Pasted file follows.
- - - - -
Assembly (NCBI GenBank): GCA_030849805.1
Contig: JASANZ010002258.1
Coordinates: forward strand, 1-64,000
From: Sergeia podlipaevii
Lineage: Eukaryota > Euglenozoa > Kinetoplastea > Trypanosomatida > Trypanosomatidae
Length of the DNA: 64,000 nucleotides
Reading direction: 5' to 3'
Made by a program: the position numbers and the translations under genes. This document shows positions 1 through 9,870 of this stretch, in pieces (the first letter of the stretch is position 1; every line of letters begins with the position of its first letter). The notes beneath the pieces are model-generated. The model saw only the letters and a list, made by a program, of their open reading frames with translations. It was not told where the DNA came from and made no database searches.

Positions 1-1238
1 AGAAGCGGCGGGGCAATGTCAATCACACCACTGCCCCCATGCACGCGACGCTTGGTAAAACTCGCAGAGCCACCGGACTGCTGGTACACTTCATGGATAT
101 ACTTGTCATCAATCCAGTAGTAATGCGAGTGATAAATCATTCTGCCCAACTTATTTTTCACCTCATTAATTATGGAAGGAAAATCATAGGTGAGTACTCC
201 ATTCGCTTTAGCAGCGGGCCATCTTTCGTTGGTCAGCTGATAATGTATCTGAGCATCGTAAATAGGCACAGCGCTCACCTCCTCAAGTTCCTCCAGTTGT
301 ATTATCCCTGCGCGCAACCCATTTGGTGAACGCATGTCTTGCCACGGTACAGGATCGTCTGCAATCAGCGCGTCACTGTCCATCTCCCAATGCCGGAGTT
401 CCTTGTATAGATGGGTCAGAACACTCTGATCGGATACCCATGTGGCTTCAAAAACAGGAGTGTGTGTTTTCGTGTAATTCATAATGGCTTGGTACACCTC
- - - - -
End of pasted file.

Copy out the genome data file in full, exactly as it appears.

Assembly (NCBI GenBank): GCA_030849805.1
Contig: JASANZ010002258.1
Coordinates: forward strand, 1-64,000
From: Sergeia podlipaevii
Lineage: Eukaryota > Euglenozoa > Kinetoplastea > Trypanosomatida > Trypanosomatidae
Length of the DNA: 64,000 nucleotides
Reading direction: 5' to 3'
Made by a program: the position numbers and the translations under genes. This document shows positions 1 through 9,870 of this stretch, in pieces (the first letter of the stretch is position 1; every line of letters begins with the position of its first letter). The notes beneath the pieces are model-generated. The model saw only the letters and a list, made by a program, of their open reading frames with translations. It was not told where the DNA came from and made no database searches.

Positions 1-1238
1 AGAAGCGGCGGGGCAATGTCAATCACACCACTGCCCCCATGCACGCGACGCTTGGTAAAACTCGCAGAGCCACCGGACTGCTGGTACACTTCATGGATAT
101 ACTTGTCATCAATCCAGTAGTAATGCGAGTGATAAATCATTCTGCCCAACTTATTTTTCACCTCATTAATTATGGAAGGAAAATCATAGGTGAGTACTCC
201 ATTCGCTTTAGCAGCGGGCCATCTTTCGTTGGTCAGCTGATAATGTATCTGAGCATCGTAAATAGGCACAGCGCTCACCTCCTCAAGTTCCTCCAGTTGT
301 ATTATCCCTGCGCGCAACCCATTTGGTGAACGCATGTCTTGCCACGGTACAGGATCGTCTGCAATCAGCGCGTCACTGTCCATCTCCCAATGCCGGAGTT
401 CCTTGTATAGATGGGTCAGAACACTCTGATCGGATACCCATGTGGCTTCAAAAACAGGAGTGTGTGTTTTCGTGTAATTCATAATGGCTTGGTACACCTC